Last week, a United States Patent and Trademark Office worker pushed through the publication of yet another document. These particular papers outlined a system to detect ultraviolet radiation (aka sunlight) and calculate cumulative UV exposure using metrics such as minutes spent outdoors, the time of day and the user’s location.
The filing entity was Apple.
The plan to integrate this new tech into future versions of the Apple Watch represents the brand’s latest play in the health tech sector and could potentially help with the three million skin cancer incidences that occur every year.
But you know what else UV radiation affects? The visible signs of ageing. We’ll come back to that.
In the past two months alone, this and two other patents from rival tech companies Amazon and Google have flown largely under the world’s radar, yet they represent huge signals about their plans in the years ahead.
On 9 October, the USPTO finally published a patent Amazon had filed back in March that outlines how Alexa could infer things about your physical and emotional health from your voiceprint. Jeff Bezos and his associates made no effort to conceal the fact that this emotionally intelligent Alexa will serve the consumer – and, of course, the company – by selling products and services to customers based on what Alexa thinks they might be in the perfect mood for.
If she detects an emotional abnormality (I’m deadly serious), she might suggest a bumper box of Maltesers and a bottle of Dalwhinnie – provided they’re available on Amazon, of course. I’d take both.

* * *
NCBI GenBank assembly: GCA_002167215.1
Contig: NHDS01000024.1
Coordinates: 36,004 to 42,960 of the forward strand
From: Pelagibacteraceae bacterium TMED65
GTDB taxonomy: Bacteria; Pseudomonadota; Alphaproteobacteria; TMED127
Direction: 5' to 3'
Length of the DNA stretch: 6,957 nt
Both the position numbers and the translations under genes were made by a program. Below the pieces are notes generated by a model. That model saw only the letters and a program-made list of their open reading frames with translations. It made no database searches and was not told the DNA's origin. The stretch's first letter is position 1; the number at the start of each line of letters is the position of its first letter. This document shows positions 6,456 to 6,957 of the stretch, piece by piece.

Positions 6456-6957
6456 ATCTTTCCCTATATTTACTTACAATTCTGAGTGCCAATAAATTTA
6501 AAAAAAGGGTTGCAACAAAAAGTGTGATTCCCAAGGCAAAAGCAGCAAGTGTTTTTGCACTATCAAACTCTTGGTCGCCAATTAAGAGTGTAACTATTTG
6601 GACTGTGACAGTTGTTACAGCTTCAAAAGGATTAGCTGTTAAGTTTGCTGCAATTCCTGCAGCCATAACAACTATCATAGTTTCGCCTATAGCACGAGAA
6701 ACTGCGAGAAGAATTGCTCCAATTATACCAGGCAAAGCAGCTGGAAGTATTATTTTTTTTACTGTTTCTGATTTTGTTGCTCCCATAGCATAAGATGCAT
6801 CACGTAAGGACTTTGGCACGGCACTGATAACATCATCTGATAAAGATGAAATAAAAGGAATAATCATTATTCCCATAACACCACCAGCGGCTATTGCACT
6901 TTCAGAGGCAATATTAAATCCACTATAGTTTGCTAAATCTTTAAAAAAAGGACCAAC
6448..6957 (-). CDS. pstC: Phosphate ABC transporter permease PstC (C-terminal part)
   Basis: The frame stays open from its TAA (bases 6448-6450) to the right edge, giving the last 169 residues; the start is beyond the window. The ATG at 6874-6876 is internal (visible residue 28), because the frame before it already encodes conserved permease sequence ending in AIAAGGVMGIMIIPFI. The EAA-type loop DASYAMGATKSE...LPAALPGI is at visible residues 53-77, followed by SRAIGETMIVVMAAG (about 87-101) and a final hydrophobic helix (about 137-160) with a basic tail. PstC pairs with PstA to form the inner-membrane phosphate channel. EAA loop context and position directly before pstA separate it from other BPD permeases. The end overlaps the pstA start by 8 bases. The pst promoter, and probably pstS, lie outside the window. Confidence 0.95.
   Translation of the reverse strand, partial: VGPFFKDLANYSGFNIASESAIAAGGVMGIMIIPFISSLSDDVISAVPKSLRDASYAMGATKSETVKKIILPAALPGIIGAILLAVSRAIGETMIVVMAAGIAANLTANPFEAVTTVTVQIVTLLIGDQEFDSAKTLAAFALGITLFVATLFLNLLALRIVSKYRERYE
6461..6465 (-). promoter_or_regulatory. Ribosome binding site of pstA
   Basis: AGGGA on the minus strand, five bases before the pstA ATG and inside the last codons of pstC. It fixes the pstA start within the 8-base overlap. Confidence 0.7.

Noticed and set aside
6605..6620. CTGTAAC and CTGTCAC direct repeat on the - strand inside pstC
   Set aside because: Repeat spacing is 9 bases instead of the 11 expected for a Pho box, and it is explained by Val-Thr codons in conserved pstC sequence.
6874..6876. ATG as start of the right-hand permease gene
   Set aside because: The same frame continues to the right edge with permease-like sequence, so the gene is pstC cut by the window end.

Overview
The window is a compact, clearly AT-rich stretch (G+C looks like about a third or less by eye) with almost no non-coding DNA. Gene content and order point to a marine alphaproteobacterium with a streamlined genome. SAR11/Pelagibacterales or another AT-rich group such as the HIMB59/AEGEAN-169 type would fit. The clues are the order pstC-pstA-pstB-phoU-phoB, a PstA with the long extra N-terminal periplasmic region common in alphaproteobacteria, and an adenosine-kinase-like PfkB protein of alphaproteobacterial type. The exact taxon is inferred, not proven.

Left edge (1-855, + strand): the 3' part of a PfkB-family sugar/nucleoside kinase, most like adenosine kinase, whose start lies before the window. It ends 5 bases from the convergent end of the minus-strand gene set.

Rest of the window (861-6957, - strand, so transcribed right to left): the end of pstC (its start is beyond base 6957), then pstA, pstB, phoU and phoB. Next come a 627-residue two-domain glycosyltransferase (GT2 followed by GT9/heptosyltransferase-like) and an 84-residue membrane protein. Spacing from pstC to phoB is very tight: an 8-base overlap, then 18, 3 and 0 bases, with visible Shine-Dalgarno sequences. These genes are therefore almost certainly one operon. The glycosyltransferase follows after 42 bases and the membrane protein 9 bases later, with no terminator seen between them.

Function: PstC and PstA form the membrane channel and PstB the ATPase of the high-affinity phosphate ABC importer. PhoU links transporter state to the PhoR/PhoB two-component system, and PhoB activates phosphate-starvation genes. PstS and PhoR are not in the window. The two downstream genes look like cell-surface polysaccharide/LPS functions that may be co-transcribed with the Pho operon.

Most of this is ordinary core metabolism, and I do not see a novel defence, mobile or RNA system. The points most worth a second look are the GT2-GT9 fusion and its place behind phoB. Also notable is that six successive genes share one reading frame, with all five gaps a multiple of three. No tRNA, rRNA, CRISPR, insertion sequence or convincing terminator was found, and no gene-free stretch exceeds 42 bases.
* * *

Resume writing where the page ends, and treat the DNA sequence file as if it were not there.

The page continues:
Meanwhile, 15 November saw Google granted a patent for virtual-reality shoes, doing away with the need for so-called "VR treadmills" if these sneakers ever get made. Critics are quick to point out Google may not have quite figured out how to stop people falling over in them yet, but let’s not let pesky details like uprightness get in the way of dreaming.
Patents are what companies file to protect ideas so daring that no-one else has thought of them, at least in the context that they’re looking to use them. By their very nature, they must be unobvious to domain experts, so it’s safe to say whatever’s going in a patent represents a step change in the field.
Patents that propose a change to the way consumers engage with tech have the potential to redefine consumer/brand interactions through the proxy of the device, platform or interface in question. Last time I checked, we are very much in the business of understanding and connecting people.
And, as we all know, the brands that place their customers at the centre of everything they do are the most valuable. I call them connected brands.
Remember that premature skin ageing? If your client is a skincare or beauty brand, they’ll probably want to know that 20 million-plus Apple Watch wearers around the globe could soon be more in tune than ever with their sun exposure levels. And if your client is a clothing or travel company, they might have some thoughts about how to leverage these new experiences too. Even though Apple doesn’t currently sell data to advertisers, and likely won’t start any time soon, this shouldn’t stop relevant brands from leveraging new consumer behaviours to their advantage.
As such, patents really can serve as a crystal ball. Do all patented technologies come to market? Of course not. The key to successful adland future-gazing through them is to concentrate on those relating to technologies that are already well adopted, such as smart assistants and wearable devices, or those on the cusp of democratisation, such as virtual reality.
If brands are concerned with putting their customers first, then we, in turn, should be relentless in solving our clients’ future problems. Creativity is paramount to commercial success and it’s our job to recognise that inspiration can be found in the most unlikely of places. A great start is uspto.gov.
Gracie Page is innovation lead at VMLY&R London